Taking flight

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A raft of recent US investment grade bond downgrades amid waves of market volatility is creating a potentially ripe area of investment for so-called fallen angels. In a special Q&A with Mellon senior portfolio manager Manuel Hayes we ask: can this trend be sustained and what are its key drivers?

Q: How do you view the opportunity within fixed income at present?

MH: When we look at the market, and the corporate landscape in particular, the one shining star we see throughout the entire spectrum has to be fallen angels¹. From both a macro point of view and from the technical side of things we’re optimistic.

And there’s good reason for that: Against a very difficult backdrop for fixed income investors, 2020 was a great time for the asset class. We saw record levels of downgrades; 50 companies across US$200bn of bonds. It might sound strange to be positive about downgrades but the opportunity within fallen angels is set up in such a way that downgrades can provide an extremely attractive entry point for investors if they can harvest that universe in a systematic way.

Q: What’s your outlook on defaults/downgrades from here?

MH: We believe the pace of downgrades continues going into 2021. For one thing, we still have that triple-B bloat where you can see a large number of bonds hovering just above that downgrade threshold – more than US$900bn in the triple B-minus segment alone.

Given the pandemic and fundamental concerns around the number of highly leveraged, low profitability issuers, we believe it’s just a matter of time before we see further waves of downgrades. For investors in fallen angels that equates to some consistent opportunities to buy attractively valued bonds, as we saw last year.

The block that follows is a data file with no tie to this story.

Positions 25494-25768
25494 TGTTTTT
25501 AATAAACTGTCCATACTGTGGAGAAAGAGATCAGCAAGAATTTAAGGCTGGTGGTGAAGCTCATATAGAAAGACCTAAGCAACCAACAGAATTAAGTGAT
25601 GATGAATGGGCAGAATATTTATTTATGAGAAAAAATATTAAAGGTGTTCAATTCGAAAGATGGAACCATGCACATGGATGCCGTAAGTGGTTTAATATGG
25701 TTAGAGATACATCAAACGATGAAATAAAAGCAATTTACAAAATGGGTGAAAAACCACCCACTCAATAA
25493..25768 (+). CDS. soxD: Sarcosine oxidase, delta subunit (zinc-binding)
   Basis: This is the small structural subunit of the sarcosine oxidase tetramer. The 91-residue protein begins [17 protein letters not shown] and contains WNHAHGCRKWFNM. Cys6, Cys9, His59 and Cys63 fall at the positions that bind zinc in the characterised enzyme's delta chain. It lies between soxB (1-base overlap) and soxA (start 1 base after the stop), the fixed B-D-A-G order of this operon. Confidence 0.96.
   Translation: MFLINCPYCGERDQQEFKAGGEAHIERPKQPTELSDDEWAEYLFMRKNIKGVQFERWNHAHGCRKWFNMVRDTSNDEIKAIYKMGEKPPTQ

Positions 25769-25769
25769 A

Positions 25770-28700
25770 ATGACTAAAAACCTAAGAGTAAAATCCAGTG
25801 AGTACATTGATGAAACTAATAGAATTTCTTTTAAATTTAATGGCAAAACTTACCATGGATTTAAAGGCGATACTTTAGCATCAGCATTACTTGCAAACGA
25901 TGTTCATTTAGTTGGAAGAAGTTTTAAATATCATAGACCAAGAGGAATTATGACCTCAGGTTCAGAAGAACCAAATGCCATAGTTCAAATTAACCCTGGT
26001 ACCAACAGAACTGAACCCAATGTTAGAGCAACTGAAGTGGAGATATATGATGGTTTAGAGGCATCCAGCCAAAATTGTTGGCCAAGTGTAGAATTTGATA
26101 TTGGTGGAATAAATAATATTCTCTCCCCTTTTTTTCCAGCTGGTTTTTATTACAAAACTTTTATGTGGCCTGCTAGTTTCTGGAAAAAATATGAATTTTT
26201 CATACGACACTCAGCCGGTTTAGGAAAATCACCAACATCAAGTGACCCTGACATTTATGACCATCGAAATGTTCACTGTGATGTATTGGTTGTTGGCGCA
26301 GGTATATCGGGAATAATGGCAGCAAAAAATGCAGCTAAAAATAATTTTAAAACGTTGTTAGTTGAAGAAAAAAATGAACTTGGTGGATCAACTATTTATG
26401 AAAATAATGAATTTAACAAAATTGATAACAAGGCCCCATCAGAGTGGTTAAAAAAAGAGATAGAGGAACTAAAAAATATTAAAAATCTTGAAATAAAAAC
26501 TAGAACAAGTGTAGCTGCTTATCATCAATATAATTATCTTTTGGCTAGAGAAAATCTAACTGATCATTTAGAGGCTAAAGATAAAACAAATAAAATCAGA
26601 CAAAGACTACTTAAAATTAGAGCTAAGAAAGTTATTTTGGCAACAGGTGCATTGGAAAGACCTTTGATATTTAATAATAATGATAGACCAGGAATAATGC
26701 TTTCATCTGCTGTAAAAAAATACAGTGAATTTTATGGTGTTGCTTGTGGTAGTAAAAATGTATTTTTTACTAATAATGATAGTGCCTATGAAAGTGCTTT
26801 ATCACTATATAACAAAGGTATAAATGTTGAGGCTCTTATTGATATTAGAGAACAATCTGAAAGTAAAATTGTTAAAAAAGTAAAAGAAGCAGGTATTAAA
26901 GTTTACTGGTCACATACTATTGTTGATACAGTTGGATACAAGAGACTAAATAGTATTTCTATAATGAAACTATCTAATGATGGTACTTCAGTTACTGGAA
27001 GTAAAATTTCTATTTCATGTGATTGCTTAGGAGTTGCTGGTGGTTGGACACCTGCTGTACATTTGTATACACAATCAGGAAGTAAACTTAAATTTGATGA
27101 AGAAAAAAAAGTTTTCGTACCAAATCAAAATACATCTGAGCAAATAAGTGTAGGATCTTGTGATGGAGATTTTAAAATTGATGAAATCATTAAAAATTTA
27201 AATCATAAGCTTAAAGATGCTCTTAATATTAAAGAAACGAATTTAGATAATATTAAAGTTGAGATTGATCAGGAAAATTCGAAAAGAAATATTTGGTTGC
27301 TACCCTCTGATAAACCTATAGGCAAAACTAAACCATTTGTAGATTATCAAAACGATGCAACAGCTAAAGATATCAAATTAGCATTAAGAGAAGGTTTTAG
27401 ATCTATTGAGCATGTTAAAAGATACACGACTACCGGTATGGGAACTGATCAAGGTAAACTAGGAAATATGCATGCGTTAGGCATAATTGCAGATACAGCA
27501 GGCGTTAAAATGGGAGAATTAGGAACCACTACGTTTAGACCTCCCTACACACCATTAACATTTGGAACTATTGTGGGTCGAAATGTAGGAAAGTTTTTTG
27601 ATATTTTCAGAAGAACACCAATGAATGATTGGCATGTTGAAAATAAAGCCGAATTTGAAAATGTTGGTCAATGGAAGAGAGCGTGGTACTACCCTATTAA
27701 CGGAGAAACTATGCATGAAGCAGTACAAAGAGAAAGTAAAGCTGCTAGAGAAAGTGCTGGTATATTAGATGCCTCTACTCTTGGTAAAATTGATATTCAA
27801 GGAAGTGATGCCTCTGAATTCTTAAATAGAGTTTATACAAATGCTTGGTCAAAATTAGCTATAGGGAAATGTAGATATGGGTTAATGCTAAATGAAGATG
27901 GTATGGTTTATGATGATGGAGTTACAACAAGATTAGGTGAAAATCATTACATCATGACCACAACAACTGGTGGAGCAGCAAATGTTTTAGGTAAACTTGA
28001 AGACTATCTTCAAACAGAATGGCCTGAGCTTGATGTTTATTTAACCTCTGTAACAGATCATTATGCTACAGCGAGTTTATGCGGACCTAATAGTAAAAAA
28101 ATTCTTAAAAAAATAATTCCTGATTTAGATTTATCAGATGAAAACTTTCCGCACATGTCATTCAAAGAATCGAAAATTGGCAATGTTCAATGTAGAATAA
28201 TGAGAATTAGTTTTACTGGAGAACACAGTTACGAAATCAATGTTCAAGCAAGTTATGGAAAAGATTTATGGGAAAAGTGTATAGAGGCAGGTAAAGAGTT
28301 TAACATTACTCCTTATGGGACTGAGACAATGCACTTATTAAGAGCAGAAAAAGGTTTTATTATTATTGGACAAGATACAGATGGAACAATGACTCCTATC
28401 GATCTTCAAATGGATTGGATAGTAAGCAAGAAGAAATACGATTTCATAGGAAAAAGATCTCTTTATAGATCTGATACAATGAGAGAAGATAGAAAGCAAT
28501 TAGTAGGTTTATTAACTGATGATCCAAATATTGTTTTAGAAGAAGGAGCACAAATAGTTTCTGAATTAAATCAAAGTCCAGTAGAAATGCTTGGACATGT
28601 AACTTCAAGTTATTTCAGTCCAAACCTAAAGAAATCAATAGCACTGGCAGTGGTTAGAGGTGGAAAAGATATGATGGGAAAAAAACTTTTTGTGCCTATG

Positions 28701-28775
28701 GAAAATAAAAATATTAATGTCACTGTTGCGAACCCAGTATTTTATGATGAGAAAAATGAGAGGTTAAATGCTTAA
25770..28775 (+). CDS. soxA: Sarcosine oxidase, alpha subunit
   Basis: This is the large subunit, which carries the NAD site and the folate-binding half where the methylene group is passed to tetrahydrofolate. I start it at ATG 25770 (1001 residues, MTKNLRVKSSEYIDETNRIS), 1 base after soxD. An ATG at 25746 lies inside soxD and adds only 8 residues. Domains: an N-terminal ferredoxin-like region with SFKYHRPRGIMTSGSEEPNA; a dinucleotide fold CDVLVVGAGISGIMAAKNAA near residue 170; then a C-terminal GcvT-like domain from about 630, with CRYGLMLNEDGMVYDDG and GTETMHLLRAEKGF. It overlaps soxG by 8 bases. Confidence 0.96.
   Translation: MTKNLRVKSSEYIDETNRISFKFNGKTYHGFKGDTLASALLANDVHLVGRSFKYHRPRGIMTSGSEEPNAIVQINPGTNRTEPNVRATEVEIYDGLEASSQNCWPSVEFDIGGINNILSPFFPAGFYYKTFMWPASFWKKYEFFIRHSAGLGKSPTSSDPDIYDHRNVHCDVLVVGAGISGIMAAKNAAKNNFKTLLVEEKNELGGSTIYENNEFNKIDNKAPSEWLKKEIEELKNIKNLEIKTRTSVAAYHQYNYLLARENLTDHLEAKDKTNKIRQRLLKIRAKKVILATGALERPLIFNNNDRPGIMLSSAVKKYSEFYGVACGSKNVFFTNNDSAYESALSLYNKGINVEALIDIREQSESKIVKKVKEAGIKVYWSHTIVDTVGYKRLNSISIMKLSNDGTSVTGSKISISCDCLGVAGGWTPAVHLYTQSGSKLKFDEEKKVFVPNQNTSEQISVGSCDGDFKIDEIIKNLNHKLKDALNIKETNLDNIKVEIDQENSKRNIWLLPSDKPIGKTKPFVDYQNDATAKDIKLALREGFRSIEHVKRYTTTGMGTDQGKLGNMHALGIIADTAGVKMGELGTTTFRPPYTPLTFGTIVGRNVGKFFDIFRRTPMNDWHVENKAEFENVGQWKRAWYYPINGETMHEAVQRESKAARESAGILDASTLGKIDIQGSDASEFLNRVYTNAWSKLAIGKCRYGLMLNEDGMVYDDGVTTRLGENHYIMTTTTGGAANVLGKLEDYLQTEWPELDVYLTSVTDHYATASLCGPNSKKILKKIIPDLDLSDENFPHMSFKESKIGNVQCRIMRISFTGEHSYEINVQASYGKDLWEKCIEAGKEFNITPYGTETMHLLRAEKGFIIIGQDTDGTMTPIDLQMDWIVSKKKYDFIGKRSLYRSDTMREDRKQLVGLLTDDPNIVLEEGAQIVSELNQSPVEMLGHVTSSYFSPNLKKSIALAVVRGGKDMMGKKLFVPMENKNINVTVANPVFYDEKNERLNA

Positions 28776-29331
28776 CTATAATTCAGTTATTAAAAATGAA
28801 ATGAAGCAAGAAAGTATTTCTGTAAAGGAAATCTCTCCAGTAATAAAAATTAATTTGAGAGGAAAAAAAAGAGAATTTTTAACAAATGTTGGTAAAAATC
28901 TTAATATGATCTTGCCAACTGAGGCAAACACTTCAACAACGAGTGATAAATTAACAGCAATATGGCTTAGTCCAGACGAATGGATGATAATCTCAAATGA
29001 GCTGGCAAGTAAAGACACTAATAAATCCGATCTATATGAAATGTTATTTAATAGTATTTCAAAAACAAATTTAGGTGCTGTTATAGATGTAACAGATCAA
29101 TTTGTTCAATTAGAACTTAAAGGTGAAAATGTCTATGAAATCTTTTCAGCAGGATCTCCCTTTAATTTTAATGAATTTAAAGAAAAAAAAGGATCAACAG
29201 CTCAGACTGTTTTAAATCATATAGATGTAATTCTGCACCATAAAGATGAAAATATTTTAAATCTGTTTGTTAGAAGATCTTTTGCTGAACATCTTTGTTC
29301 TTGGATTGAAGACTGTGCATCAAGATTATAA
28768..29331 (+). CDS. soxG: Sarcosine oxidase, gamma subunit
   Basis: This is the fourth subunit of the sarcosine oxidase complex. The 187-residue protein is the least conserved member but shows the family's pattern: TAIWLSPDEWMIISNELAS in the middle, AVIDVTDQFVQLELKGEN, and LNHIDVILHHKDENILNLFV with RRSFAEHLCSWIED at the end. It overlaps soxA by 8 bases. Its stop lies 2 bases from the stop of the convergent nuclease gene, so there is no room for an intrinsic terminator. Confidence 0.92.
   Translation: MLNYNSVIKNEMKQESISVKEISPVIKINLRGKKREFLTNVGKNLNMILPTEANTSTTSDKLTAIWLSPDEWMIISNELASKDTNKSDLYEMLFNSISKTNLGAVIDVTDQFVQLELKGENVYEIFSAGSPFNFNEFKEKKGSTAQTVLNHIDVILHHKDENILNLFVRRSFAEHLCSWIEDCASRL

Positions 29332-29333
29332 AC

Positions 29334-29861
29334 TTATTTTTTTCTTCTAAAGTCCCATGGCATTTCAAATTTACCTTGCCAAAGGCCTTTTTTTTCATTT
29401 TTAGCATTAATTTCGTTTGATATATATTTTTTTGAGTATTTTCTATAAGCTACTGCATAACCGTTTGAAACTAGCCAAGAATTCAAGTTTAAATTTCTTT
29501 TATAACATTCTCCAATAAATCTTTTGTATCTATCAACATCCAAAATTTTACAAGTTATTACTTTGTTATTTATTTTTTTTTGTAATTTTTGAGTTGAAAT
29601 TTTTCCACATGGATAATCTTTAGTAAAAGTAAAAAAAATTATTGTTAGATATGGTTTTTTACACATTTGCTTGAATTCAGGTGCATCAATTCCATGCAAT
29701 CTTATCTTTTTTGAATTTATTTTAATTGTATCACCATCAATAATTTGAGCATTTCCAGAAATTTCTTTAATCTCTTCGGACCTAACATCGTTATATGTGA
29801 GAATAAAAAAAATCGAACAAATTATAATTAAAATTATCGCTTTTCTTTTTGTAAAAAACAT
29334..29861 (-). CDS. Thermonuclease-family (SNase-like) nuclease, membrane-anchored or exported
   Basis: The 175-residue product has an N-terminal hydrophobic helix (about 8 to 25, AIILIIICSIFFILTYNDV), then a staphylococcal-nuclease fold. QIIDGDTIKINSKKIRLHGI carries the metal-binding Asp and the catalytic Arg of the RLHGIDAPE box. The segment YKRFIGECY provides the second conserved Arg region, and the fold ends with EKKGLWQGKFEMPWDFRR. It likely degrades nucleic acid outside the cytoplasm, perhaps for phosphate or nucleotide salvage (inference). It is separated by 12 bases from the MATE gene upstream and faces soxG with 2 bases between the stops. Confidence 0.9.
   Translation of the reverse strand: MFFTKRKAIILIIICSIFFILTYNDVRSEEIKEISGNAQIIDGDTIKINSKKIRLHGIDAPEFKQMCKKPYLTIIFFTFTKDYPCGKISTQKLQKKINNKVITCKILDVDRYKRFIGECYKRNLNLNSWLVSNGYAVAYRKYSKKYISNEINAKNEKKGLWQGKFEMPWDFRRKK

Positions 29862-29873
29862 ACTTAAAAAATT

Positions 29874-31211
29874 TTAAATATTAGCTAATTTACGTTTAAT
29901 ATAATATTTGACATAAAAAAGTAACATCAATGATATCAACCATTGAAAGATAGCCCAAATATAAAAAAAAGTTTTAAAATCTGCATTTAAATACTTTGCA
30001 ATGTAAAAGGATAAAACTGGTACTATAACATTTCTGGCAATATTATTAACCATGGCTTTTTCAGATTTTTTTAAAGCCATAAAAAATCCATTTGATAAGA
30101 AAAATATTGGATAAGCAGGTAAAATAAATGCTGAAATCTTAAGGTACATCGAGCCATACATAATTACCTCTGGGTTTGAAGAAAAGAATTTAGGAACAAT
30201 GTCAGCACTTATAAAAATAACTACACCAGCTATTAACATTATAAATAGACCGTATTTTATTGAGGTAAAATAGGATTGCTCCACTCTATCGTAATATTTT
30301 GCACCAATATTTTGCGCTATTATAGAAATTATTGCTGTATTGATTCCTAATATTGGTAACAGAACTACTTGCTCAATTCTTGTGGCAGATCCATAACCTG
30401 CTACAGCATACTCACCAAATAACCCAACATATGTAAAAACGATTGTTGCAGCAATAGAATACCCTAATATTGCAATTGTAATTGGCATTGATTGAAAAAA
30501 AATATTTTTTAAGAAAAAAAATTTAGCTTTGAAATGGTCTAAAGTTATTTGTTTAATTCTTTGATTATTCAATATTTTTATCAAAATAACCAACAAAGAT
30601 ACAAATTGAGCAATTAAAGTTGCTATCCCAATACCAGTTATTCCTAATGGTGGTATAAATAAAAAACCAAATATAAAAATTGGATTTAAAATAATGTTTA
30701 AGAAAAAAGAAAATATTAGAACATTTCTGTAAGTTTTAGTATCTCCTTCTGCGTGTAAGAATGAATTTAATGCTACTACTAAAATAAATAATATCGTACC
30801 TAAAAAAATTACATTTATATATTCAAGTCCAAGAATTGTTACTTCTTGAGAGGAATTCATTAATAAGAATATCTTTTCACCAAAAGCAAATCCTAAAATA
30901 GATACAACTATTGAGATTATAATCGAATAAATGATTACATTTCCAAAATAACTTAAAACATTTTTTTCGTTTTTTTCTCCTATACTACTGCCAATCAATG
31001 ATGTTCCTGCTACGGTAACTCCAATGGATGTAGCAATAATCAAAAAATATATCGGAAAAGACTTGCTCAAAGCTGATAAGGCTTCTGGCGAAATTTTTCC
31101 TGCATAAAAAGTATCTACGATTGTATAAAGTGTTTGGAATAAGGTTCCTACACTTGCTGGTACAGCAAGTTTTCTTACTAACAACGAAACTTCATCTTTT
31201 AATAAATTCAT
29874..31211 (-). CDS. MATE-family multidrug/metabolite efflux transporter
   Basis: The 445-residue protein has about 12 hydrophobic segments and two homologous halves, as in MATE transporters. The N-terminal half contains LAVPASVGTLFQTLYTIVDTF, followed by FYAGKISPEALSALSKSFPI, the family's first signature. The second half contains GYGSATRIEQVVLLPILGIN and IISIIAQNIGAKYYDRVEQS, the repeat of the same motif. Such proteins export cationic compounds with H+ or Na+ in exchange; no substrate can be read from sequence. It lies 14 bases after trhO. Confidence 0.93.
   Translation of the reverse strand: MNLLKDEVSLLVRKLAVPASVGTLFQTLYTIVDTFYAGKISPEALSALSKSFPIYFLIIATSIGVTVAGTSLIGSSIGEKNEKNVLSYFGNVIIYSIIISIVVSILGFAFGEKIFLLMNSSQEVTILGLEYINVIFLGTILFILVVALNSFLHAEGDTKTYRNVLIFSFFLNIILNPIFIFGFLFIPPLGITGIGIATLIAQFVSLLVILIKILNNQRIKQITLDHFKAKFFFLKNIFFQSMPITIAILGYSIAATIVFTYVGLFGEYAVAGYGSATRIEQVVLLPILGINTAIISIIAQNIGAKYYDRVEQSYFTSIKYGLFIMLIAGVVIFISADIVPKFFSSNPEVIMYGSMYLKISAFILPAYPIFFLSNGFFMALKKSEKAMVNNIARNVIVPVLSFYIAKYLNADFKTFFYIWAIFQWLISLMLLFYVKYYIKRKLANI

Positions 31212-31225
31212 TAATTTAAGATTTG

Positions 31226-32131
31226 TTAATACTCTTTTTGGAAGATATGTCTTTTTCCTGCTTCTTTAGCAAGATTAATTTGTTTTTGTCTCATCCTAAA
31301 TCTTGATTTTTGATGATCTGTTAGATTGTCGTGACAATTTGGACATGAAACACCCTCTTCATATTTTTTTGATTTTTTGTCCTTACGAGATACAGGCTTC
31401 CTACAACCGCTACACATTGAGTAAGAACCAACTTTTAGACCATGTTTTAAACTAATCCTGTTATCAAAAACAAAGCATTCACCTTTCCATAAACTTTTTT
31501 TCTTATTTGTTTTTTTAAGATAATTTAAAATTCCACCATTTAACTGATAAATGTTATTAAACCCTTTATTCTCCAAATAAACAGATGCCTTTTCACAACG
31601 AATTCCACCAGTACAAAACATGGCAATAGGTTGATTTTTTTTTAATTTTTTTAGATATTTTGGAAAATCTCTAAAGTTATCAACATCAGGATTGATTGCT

Q: Can you describe some of the market inefficiencies that make fallen angels an attractive asset class?

MH: If you consider the fixed income corporate universe as a whole you generally have a bifurcated market, investment grade managers and high yield managers – and there’s really not much crossover. That means that when a bond gets downgraded and crosses over the threshold into the high yield universe you have a whole cohort of investors–think index managers, for example–who can no longer own that bond. They become forced sellers and the bond automatically trades at a discount regardless of its underlying value. That’s why it’s an inefficient market and it’s that structural premium that can make fallen angels such an attractive segment of the credit universe.

Q: Do you have any concerns around the current direction of the market?

MH: We always have to do our due diligence – and need to be ever more aware of what we’re buying. The situation we have right now is one where global central banks have been pumping liquidity into the system and artificially inflating everything – even though the economic fundamentals are nowhere near as good as they were in 2019. So that means there’s greater potential for so-called ‘zombie’ companies to rise unchecked through the market.

So the onus is on investors to really drill down to identify these lower quality companies which are raising their leverage metrics higher than some should. Clearly, there’s a follow-on question to this: what about defaults? Here we’re relatively sanguine: We believe there will be defaults but likely less than in 2020 where for the most part they were concentrated in the energy, retail and to a lesser extent the retail sectors.

¹ Fallen angels are bonds that have been downgraded from investment grade status to below the triple-B credit rating threshold to become high yield bonds.

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